FrancTrade view: The anticipated expansion in Guinea’s mining sector is welcome news. However, the industry, both in Guinea and globally, has been through turbulent times and metal prices are still well short of their pre-crisis highs. We understand that the government of Guinea is looking to diversify its economic base and boost telecoms, real estate and agriculture. It is the right thing to do. The huge dependence on China is a risk but may provide a short term panacea for the economy.
Industry players must remain deserving of tax breaks
Guinea, which hopes to trump Australia to become the largest exporter of Bauxite to China, may withdraw tax breaks from mining companies who may be abusing them. Over the last five years, tax breaks of up to USD 220 million have been granted to mining companies importing equipment and building materials in a bid to support the growth of the industry. However, given the impact of these fiscal concessions on public finances, the government is keen to ensure that mining companies are indeed respecting the tax regime under which they operate.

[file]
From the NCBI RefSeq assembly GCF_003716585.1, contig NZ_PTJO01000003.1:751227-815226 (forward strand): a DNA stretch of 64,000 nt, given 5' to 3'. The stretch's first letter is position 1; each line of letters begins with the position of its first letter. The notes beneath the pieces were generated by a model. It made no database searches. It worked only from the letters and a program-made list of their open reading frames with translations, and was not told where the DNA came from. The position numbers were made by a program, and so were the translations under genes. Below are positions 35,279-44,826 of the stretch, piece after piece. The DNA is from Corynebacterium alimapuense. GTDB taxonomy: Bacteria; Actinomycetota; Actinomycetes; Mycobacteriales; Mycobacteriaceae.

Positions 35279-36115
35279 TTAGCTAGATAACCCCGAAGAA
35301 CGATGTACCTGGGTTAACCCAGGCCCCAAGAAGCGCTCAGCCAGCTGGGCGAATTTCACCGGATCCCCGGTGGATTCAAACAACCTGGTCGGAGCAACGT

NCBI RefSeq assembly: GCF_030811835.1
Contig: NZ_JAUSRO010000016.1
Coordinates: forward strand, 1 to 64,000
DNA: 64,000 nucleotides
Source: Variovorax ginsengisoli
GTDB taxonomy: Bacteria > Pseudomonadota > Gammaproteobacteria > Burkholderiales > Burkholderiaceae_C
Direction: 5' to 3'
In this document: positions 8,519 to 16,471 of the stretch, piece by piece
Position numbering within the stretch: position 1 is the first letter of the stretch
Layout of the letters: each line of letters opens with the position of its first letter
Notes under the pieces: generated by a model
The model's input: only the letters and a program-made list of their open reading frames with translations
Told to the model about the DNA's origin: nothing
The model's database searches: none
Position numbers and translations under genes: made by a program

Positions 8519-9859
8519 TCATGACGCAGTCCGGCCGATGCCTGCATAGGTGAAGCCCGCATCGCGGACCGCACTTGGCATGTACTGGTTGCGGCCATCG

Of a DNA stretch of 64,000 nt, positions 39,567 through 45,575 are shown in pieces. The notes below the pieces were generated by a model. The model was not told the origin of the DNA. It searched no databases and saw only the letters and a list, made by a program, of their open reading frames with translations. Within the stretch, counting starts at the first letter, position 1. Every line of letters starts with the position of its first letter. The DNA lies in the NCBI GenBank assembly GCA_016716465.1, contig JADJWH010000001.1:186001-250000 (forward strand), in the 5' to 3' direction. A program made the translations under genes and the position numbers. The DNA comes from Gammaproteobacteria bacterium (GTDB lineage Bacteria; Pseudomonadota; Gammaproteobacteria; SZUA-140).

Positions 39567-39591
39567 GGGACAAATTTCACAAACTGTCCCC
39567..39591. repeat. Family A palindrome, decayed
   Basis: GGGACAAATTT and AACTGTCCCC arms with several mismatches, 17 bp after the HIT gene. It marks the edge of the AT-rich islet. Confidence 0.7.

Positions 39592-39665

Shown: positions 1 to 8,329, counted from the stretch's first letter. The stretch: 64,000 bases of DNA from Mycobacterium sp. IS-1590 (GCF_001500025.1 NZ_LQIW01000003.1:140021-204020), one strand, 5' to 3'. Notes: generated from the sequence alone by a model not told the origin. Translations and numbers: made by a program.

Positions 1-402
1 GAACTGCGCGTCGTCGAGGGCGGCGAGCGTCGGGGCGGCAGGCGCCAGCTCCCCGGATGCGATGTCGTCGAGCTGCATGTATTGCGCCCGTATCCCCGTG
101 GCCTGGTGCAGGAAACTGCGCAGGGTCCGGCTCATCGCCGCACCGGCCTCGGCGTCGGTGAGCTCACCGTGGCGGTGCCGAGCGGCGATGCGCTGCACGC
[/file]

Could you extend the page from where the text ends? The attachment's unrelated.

A panacea for a struggling economy
Guinea has the largest bauxite deposits in the world (over 25%) and, according to International Aluminium Institute, will export over 13 million tonnes in 2017, compared with just 300,000 tonnes last year. This robust increase in bauxite exports is expected on the back of weaker production from Indonesia and Malaysia where the government has restricted some mining activity. Guinea’s stable grade bauxite is therefore emerging as a strong alternative. Additionally, China Hongqiao Group Ltd which is the largest aluminium producer in the world controls bauxite reserves in Guinea. China’s import demand for bauxite now stands at 56 million tonnes, up nearly 90% from its levels in 2010.
According to the International Aluminium Institute, incremental global demand for Bauxite will reach 50 million by 2020. Bauxite is the primary ore for aluminium.